Scalia is right, then, to assert that the Supreme Court can exceed its legitimate authority under the Constitution, that it can impinge upon the rights of citizens, that it can act in violation of the Constitution it purports to interpret and defend. This fact is important because the de facto acceptance of judicial supremacy has clearly de-legitimated the use of the most effective political checks on the judiciary, leaving judicial constitutional violations largely unrestrained. The doctrine of judicial supremacy has thus facilitated the deformation of our constitutional design in the mid-twentieth century from a robust representative democracy into a partial “juristocracy,” where elite judges, lawyers, and legal scholars exercise the sweeping authority to resolve questions of individual rights on policy grounds.
In light of the threat that the Court poses to our constitutional liberties, we could simply reject the constitutional innovation of judicial supremacy in favor of a more equitable distribution of constitutional interpretive authority across the branches of government, endorsing the “departmentalism” that Jefferson advocated as chief executive.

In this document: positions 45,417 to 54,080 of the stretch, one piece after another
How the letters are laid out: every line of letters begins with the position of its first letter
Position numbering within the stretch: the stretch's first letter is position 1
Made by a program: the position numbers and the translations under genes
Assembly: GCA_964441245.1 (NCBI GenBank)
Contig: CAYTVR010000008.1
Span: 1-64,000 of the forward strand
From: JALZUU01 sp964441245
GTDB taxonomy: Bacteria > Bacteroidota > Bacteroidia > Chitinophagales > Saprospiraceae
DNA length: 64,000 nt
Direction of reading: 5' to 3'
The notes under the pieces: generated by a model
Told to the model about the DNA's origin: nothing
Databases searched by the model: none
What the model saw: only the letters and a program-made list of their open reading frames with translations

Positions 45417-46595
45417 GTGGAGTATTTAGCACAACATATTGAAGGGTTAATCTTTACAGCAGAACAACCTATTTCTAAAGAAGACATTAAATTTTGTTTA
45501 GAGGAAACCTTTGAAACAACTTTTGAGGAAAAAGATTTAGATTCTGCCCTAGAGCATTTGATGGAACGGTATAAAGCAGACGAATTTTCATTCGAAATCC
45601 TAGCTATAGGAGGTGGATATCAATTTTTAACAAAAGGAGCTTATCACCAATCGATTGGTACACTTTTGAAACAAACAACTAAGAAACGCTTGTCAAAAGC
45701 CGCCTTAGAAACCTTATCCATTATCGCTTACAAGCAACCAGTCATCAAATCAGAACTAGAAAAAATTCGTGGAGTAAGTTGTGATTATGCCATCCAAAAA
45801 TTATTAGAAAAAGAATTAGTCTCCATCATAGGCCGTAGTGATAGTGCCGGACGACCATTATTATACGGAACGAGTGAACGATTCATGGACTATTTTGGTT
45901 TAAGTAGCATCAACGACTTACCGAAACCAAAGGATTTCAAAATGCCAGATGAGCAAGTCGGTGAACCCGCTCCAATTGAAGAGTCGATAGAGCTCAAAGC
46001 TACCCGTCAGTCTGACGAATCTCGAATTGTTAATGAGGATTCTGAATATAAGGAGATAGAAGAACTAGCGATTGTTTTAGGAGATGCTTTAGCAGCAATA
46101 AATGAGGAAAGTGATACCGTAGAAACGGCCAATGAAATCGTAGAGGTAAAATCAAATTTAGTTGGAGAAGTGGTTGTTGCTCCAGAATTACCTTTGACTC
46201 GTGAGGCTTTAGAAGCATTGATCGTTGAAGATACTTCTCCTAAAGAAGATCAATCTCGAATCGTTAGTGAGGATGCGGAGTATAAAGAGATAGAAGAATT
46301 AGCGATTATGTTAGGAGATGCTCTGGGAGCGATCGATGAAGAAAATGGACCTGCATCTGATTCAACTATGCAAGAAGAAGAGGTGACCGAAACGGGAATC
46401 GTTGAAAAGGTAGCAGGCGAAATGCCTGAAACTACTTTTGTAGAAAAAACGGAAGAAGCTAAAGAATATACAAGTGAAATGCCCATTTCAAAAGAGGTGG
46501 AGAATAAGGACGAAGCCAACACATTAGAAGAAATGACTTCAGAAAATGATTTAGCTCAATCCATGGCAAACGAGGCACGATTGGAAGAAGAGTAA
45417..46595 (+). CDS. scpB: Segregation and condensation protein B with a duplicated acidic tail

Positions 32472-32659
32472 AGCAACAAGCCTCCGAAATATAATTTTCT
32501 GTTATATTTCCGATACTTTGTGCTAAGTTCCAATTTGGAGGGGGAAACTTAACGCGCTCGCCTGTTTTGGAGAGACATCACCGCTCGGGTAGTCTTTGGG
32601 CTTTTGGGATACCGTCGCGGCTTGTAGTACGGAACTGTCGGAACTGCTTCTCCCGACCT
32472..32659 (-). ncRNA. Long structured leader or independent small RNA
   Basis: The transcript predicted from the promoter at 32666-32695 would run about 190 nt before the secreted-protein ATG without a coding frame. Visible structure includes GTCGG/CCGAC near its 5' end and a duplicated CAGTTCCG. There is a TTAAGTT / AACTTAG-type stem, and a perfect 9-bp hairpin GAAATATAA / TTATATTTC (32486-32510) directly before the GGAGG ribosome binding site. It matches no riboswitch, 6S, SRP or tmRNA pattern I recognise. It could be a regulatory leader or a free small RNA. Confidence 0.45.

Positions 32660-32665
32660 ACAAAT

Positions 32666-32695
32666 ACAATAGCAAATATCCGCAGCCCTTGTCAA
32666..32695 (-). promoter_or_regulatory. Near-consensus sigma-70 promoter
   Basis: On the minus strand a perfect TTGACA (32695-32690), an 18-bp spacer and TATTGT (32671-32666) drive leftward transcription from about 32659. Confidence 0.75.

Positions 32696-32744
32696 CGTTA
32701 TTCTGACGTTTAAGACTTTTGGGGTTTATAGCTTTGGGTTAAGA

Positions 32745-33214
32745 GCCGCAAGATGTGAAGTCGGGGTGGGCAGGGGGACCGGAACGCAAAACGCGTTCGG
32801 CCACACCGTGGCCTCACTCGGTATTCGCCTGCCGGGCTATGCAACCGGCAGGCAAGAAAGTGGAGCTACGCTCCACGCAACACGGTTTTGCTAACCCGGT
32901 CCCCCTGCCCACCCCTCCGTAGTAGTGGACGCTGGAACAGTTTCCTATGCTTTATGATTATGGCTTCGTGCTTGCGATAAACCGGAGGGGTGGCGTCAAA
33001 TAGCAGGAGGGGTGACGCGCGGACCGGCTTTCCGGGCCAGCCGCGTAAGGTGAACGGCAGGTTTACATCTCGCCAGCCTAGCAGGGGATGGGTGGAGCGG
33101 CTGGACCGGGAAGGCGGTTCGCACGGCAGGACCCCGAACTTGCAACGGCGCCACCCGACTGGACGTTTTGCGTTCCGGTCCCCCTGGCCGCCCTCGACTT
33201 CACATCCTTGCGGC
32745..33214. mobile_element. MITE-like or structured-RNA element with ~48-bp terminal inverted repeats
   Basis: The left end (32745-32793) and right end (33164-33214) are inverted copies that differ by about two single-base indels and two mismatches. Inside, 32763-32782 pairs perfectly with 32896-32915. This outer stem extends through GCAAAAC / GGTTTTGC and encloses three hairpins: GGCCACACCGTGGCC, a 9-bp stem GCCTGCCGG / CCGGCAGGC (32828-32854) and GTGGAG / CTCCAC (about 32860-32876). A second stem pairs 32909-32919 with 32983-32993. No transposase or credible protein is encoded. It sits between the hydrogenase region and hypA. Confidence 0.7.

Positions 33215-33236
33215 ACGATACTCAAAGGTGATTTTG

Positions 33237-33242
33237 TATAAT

Even if one were to object to such a drastic revision of our current practice on political or prudential grounds, one could still support more narrow limitations on the doctrine of judicial supremacy. One could, for instance, limit the application of the doctrine to those exercises of judicial review grounded firmly enough in a disinterested examination of legal materials to qualify as a good faith interpretation of the Constitution. This marginal, but still significant, limitation on judicial supremacy would undercut the most extravagant and troubling instances of judicial misconduct.